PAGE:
John Hader, researcher at the Department of Environmental Science

Organisms are used during the sewage treatment process to remove pollutants before release to the environment (e.g., the Baltic Sea). However, down-the-drain spills of industrial chemicals can kill these microorganisms at the treatment plant, resulting in a decrease in pollutant removal efficiency and thus sewage being released to the environment untreated — potentially for months. Within the ECORISK2050 EU project, the Department of Environmental Science is collaborating with the Käppala wastewater treatment plant to determine the risk of such disasters. Käppala started by collecting information on chemicals used at >100 industries in the Stockholm area that feed wastewater downstream (e.g., car washes, factories, hospitals). For these thousands of chemicals, researchers at the Department of Environmental Science are conducting a risk screening analysis, pairing these upstream chemical use data with toxicity data gathered using web scraping and predictive modeling techniques.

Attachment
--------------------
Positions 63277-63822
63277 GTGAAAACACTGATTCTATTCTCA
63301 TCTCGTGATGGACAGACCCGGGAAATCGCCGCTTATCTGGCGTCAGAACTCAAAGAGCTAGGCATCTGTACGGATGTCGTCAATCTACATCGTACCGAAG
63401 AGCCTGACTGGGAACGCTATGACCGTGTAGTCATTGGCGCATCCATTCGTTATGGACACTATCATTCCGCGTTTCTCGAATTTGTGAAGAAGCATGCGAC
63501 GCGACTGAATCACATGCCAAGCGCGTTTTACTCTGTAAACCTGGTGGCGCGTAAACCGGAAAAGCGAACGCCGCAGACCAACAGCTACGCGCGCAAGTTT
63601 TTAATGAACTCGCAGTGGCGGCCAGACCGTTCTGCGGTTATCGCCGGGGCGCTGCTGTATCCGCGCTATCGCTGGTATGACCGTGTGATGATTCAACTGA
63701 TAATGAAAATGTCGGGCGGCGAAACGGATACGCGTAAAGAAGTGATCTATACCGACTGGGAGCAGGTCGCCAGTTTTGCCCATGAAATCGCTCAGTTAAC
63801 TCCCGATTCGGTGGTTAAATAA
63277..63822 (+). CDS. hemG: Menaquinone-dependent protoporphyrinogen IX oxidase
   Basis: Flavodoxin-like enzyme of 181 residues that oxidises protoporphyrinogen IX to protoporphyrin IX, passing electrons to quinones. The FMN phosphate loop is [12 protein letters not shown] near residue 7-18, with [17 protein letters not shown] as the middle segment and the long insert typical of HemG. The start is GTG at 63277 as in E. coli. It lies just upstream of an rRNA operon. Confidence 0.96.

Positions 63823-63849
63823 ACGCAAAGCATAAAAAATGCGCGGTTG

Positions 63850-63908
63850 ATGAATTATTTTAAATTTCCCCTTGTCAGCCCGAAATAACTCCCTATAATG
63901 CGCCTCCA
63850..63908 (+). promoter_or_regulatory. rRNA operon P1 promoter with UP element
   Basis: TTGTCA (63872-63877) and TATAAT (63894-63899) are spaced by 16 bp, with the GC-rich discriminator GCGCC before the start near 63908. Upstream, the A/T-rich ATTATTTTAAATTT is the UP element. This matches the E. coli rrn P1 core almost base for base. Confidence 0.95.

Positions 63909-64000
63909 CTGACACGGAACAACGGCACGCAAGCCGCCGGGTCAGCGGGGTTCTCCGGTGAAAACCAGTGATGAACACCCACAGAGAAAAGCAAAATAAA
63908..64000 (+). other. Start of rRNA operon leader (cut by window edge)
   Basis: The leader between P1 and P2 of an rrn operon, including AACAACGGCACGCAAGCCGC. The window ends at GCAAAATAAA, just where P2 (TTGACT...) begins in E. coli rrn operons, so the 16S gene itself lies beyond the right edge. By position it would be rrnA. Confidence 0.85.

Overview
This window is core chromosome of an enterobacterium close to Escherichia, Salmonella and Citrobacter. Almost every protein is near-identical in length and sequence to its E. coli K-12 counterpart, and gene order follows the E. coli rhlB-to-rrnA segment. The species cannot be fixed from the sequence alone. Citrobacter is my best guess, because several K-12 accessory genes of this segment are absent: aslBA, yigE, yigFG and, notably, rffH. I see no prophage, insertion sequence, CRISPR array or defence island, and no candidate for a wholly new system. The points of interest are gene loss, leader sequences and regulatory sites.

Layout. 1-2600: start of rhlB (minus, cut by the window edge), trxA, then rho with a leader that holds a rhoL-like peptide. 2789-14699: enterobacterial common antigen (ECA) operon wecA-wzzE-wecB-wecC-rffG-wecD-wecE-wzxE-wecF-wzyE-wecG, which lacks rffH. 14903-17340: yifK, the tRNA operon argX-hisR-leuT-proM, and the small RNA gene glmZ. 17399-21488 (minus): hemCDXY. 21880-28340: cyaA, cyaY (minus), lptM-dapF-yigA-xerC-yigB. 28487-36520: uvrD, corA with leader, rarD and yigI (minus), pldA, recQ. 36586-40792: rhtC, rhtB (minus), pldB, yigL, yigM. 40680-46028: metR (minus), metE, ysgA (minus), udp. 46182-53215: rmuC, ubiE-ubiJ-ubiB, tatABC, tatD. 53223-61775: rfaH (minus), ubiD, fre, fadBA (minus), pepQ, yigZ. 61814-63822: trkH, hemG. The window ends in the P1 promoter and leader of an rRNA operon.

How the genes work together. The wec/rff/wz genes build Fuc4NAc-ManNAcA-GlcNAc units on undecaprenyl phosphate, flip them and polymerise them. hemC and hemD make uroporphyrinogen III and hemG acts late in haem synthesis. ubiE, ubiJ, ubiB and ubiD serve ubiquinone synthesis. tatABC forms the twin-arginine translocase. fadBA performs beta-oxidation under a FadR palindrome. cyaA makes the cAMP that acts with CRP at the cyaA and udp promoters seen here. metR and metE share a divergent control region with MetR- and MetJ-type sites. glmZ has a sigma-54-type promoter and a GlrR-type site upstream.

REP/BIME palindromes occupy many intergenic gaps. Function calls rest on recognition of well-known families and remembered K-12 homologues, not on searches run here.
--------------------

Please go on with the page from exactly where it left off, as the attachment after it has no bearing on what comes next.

The result: a prioritization list of upstream chemicals that (if spilled) pose the highest risk to Käppala. Käppala’s staff can then engage with these high-risk clients and implement mitigation strategies to reduce the risk of these toxic chemicals being spilled. This will help keep the treatment process at Käppala running smoothly, something crucial for maintaining the excellent environmental water quality Stockholm is known for.

“We all play an important role in making sure the chemicals we use, both at work and at home, are disposed of properly to protect the sewage treatment process — and the environment.”

“The Käppala Association is pleased to co-operate closely with scientists at Stockholm University – the process has given us more insight in dealing with chemical spills and has saved us a lot of time.”

The Käppala wastewater treatment cleans water from more than half a milion people around Stockholm. Photo Käppalaförbundet